Google: 80% of clicks are on natural listings

I’ve been hugely busy in the run-up to Christmas, and almost missed this very important admission by Google. Somehow, it seems to have attracted less comment in the blogosphere than it deserves. in PPC shot down by SEO experts reports:

Stuart Small, industry leader, business and industrial markets at Google, backed up the argument and said that with 85% of all B2B purchases starting in a search engine, paid search ads were vital to any business. He added that Google sees 80% of searchers clicking on organic results, with 20% clicking on search ads. (my italics)

That’s a pretty commercially sensitive piece of information, and one that anyone in SEO or who owns a Web site needs to take on board.

The inference is quite clearly that one should do as much Organically as possible, a piece of advice Paul and I have been trotting out regularly since we founded Web Positioning Centre.

9 thoughts on “Google: 80% of clicks are on natural listings

  1. My Google numbers say the opposite is true… Even when I have the top 2 organic spots… and one paid spot high on the list – The paid listing gets hit 60%-80% and the organic 20%-40%. This is true with a variety of my keyword combos… not just one. These are high value keywords ranging from $4-$7 per click.

    The 80/20 must be overall organic clicks to paid clicks and the announcement is probably one to serve Google’s needs.

    Now on Yahoo.. that statement is more the case. My organic results get hit much more than paid clicks.

    Must be why someone once said… there are Liars… Damn Liars and then there are statisticians – The numbers I question probably came from the latter.


  2. David Rosam


    That’s very interesting.

    We would tend to agree with Google on this one, but maybe the high value of your keywords is causing things to behave differently from the norm.

    I’m interested to understand why you think the 80 Organic/20 Paid division serves Google’s needs. The other way round, I can see.

  3. Lewis

    I didn’t get to hear that elsewhere. Thanks. Definitely a good case for doing the best to improve organic search which will mean there’s a need to test all the variables on the site, including even the domain name.

    I’ve been reading the blog of James Brausch where he talks about multivariate testing to get to the top of the search positions. He’s even got a software for testing the effectiveness of the domain name, called

    It would be useful to find out the nature of the larger portion of the 80% natural search clicks to know how much was product/service related.

  4. 20% paid results is massive! When you consider the number of searches and that there will likely be more clicks than searches if the results deliver the right links – I often open 2 or 3 results in tabs so I don’t have to keep going back to SERPS if I don’t get satisfaction. I don’t use adwords but I wonder if this suggest the only benefit of adwords is a 20% increase in click throughs unless I am paying google $5 a click!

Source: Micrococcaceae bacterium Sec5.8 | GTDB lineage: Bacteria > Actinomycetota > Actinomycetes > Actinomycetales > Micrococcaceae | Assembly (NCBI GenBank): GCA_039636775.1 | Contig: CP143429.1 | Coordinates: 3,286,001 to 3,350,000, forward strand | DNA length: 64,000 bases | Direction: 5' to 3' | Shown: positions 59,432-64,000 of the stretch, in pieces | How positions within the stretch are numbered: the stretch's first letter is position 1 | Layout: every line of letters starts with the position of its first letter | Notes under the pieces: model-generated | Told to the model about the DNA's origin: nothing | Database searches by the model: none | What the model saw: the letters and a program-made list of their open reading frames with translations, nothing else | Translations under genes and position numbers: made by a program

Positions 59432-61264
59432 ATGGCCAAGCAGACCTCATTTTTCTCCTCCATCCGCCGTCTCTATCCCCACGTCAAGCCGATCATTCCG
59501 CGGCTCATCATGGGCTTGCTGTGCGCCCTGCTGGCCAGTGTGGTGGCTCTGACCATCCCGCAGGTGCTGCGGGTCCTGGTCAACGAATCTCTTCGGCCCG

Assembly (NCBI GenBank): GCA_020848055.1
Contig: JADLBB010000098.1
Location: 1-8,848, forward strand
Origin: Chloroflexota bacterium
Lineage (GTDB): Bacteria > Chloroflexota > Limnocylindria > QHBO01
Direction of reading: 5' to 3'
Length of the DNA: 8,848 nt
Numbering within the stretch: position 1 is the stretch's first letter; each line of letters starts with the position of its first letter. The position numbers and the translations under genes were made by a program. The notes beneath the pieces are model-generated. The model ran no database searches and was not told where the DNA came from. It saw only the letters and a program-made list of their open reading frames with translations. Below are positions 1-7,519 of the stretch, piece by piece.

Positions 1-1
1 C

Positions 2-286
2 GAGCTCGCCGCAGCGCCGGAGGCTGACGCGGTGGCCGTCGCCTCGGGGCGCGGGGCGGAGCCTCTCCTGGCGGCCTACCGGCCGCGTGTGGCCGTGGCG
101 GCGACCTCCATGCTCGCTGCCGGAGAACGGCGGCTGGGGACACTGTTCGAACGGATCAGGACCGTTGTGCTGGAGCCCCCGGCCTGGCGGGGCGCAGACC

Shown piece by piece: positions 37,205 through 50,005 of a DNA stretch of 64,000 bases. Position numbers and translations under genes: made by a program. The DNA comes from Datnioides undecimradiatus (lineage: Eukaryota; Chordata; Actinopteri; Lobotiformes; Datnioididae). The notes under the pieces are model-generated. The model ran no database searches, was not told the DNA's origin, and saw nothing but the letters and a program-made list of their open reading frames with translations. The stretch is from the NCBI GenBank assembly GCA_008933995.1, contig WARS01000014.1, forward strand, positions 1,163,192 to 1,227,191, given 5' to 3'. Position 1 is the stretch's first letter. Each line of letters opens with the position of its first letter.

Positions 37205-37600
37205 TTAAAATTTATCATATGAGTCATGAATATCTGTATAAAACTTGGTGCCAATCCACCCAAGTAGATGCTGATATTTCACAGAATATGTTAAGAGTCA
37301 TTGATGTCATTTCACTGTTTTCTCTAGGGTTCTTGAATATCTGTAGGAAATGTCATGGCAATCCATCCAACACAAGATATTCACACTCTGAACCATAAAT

I think this information might be useful for companies who create adwords for what will inevitably be the top of the organic searches. Sometimes I feel guilty for never clicking adwords, but I make a exception if I don’t like the advertiser.

  5. David Rosam

    @Tom Coady

    But 80% is four times as massive!

  6. I would say the proportion probably varies depending on the keyword/intention of the searcher.

    If I think of my behaviour while searching, if I’m looking specifically for a product or service I’m much more likely to click on a paid link (they are often more relevant than the organic results, especially with the millions of price comparison sites in organic results), but generally if I’m looking for information I won’t even glance at the sponsored results.

    It would be great to get some stats broken down according to something like products/information searches, but I doubt it would be easy to get hold of that!

  7. David Rosam


    Of course it would vary between specific instances. And I very much doubt if the averaged figure is exactly 80%.

    Maybe I’m easily satisfied, but I think that the 80% figure is hugely valuable to all of us involved in the Web world. And I’m surprised that Google even let the top-line number slip.

    I’d say don’t hold your breath on getting anything more detailed from Google 🙂

  8. 20 Percent is extremley generous, the truth is most people see this adds as spam are reluctant to click on them. Our business used Adwords for 12 months, spent alot of money and generated zero calls.

  9. David

    I have come across one client for whom AdWords didn’t work. They had a very specialised and expensive range of products that didn’t fit with any audiences that could defined easily in AdWords.

    Otherwise, I have to say that you needed to invest in the services of a professional, who would have saved you more than the ‘lot of money’ you spent over a year. If you’re one of the rarities that AdWords is not suitable for, then the professional should be able to tell you that AdWords isn’t right for you within a couple of months.

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